One point of view – would agree that it applies to some parents with the big caveat in bold (albeit, of course, with the incredible advantages that come from having highly educated, well-off parents).
On the surface, the rich kids seem to be thriving. They have cars, nice clothes, good grades, easy access to health care, and, on paper, excellent prospects. But many of them are not navigating adolescence successfully.
The rich middle- and high-school kids [Arizona State professor Suniya Luthar] and her collaborators have studied show higher rates of alcohol and drug abuse on average than poor kids, and much higher rates than the national norm. They report clinically significant depression or anxiety or delinquent behaviors at a rate two to three times the national average. Starting in seventh grade, the rich cohort includes just as many kids who display troubling levels of delinquency as the poor cohort, although the rule-breaking takes different forms. The poor kids, for example, fight and carry weapons more frequently, which Luthar explains as possibly self-protective. The rich kids, meanwhile, report higher levels of lying, cheating, and theft.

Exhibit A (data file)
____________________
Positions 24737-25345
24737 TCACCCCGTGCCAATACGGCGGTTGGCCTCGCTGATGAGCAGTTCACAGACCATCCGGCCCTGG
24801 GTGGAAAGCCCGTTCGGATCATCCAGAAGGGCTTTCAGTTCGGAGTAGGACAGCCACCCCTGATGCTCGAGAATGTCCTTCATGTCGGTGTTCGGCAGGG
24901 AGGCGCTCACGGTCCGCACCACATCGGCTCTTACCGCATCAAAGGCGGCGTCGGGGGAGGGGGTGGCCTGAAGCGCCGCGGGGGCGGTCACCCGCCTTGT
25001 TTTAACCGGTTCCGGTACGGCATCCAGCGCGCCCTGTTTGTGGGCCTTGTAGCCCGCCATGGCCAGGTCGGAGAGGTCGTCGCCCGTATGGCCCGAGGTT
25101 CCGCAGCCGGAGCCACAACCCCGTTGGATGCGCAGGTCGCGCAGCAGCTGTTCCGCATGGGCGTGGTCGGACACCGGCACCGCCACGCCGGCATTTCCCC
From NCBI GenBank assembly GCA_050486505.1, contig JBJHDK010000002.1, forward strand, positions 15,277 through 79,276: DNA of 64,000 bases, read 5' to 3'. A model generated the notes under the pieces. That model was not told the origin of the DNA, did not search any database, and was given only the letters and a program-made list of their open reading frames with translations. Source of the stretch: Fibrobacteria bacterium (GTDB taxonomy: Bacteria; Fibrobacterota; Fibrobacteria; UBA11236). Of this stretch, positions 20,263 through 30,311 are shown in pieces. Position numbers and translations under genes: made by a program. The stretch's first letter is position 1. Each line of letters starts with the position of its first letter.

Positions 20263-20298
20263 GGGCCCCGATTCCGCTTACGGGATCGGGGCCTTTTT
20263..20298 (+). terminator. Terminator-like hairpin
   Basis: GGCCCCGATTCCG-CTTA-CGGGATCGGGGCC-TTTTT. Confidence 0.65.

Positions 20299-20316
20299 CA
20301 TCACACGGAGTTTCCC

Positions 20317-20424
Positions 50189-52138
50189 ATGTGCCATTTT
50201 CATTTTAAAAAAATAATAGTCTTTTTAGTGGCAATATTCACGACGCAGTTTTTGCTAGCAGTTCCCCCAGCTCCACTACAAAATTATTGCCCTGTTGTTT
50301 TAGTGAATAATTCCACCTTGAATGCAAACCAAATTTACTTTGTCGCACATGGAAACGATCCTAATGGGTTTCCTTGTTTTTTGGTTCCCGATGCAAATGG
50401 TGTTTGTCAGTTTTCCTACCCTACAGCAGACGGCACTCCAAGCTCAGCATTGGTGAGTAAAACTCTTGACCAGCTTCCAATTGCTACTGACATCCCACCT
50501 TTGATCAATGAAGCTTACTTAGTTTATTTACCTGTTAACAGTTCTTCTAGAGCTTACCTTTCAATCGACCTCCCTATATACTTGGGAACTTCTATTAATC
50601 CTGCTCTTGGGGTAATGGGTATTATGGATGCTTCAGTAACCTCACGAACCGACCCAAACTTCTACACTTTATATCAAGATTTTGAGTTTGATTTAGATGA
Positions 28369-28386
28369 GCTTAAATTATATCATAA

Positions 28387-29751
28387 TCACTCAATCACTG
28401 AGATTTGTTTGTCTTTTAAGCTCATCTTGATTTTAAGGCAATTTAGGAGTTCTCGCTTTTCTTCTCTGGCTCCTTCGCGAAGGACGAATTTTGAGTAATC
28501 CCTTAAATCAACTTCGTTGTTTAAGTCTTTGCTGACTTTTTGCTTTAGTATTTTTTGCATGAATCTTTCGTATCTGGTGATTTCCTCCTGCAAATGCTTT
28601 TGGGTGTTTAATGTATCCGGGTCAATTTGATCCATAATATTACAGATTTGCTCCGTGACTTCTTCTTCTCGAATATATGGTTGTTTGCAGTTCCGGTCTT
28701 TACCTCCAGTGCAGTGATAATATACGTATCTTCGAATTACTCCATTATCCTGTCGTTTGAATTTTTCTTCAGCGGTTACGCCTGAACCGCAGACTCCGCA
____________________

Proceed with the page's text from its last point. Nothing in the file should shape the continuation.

Family businesses are heritable; education, by contrast, is not. No matter how successful parents are, their kids have to earn their own way in (albeit, of course, with the incredible advantages that come from having highly educated, well-off parents). As sociologist Hilary Levey Friedman put it in an interview with Jessica Grose at Slate, “If you’re a doctor, lawyer, or MBA—you can’t pass those on to your kids.”